PROFESSOR MRS Ivy Adwowa Efiefi Ekem, Dean of Medical Sciences at the University of Cape Coast, has called on the government to provide the right infrastructure for the blood banks to enable workers to give world-class service.
Prof Ekem said the budgetary support for their activities came from the government and appealed that their activities should be prioritised since “the blood service requires sound infrastructure to make it successful and avoid a crisis.”
She made the appeal at the opening of the third ECOWAS regional conference of the Africa Society for Blood Transfusion (AfSBT) in Accra.
The two-day conference is on the theme ‘Voluntary unpaid blood donation – Requirement for quality health system”.
Prof Ekem explained sound infrastructure as putting the right system and structures in place, including effective information technology, appropriate buildings, vehicles, financial fluidity and quality systems for all processes.
Professor Ekem said an effective blood service, recruiting voluntary unpaid donors, needed to work in collaboration with the Ministry of Health, the Ghana Health Service, Christian Health Association of Ghana, Red Cross, institutions of learning, the media, corporate institutions, the Ministries of Women and Children, Roads and Highways, the general populace and the National Ambulance Service.
These collaborations, she stated, must come with mutual understanding and respect.
Professor Ekem called for regular dialogue with funders to ensure that regulations would be enforced and also have an independent body with legal backing.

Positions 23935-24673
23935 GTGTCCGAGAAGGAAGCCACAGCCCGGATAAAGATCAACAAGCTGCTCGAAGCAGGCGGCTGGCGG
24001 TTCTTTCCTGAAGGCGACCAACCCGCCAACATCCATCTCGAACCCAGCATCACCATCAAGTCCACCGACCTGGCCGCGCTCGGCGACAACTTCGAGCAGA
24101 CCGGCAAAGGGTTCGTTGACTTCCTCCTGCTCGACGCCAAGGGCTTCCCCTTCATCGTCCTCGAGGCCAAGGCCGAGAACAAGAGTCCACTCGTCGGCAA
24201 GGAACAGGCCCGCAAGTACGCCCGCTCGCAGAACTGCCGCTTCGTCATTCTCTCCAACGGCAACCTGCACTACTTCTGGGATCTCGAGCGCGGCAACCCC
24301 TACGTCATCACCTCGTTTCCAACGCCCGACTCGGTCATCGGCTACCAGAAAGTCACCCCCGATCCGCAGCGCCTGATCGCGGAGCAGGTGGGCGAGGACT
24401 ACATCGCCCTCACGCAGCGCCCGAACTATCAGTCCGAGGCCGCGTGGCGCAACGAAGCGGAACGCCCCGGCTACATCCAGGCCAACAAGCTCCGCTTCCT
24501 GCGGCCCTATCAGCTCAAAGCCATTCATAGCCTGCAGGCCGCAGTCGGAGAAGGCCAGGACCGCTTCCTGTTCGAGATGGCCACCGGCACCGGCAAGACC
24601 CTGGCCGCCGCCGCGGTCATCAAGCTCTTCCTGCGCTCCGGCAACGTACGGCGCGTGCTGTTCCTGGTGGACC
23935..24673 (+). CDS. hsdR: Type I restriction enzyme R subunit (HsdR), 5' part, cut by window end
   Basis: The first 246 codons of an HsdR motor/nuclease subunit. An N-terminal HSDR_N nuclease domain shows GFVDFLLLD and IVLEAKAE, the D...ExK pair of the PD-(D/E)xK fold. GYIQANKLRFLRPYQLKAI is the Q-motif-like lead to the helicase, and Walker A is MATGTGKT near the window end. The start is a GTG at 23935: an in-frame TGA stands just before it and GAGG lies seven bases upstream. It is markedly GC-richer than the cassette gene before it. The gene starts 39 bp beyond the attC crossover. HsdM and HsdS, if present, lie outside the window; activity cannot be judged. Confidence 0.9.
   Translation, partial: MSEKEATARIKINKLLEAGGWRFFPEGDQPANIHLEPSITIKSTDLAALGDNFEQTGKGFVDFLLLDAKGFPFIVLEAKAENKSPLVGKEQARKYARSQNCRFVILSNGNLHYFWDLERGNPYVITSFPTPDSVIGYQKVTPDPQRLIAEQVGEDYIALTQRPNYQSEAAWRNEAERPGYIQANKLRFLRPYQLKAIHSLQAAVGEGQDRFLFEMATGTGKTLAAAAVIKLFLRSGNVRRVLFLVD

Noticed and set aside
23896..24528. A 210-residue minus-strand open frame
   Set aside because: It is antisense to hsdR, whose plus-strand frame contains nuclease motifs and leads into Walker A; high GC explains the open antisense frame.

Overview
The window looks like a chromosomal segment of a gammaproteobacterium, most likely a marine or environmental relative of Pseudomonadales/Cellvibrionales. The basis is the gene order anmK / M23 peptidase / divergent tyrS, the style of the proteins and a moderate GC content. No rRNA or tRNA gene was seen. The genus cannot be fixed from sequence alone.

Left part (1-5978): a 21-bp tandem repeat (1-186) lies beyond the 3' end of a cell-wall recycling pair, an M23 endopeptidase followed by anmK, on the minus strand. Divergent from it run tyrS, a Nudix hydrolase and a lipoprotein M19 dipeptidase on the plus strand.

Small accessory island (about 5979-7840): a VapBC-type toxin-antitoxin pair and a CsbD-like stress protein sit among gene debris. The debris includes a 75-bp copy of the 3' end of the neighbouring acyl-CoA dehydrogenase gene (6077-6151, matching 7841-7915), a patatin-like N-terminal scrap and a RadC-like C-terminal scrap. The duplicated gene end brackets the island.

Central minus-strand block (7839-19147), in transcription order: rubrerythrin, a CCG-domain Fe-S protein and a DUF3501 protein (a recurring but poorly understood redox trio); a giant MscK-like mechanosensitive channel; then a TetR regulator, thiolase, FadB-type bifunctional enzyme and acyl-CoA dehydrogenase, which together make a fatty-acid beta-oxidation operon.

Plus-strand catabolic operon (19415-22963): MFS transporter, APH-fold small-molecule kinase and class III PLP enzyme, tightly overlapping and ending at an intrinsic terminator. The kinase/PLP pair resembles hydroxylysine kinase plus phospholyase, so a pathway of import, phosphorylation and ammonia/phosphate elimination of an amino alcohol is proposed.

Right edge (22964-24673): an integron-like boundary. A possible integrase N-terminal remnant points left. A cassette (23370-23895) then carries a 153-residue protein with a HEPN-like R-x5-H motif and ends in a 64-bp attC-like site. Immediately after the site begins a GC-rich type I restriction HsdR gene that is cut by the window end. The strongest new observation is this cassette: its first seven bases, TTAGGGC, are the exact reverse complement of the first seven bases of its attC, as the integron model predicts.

This, she said, would ensure that members in the sub-region applied the same standards in donor recruitment and retention, testing and storage, use of blood and blood products and above all, being equipped to do so.
She called on members of AfSBT and the ECOWAS region to recruit more voluntary blood donors to help achieve the 100% donation with a blood collection index of 10, saying that the centres in Ghana were increasing their voluntary blood pool.
She discouraged the giving of souvenirs to donors, except for special occasions, stating that they should be made to understand that their efforts were invaluable and that they were being recognised.
Professor Ekem, on the other hand, said doctors should be trained to investigate anaemia and how it could properly be treated to avoid the situation where they would need a blood transfusion.
Professor Aba Omotunde Sagoe, a Consultant Haematologist, said the donors should be educated to overcome their fears of blood donation and be made to appreciate the benefits such as free health checks, rejuvenation of blood and saving the lives of others.
Mrs Mavis Okyere, Chairperson of the Local Planning Committee, said the conference offered members the opportunity to renew contacts and discuss issues of mutual interest.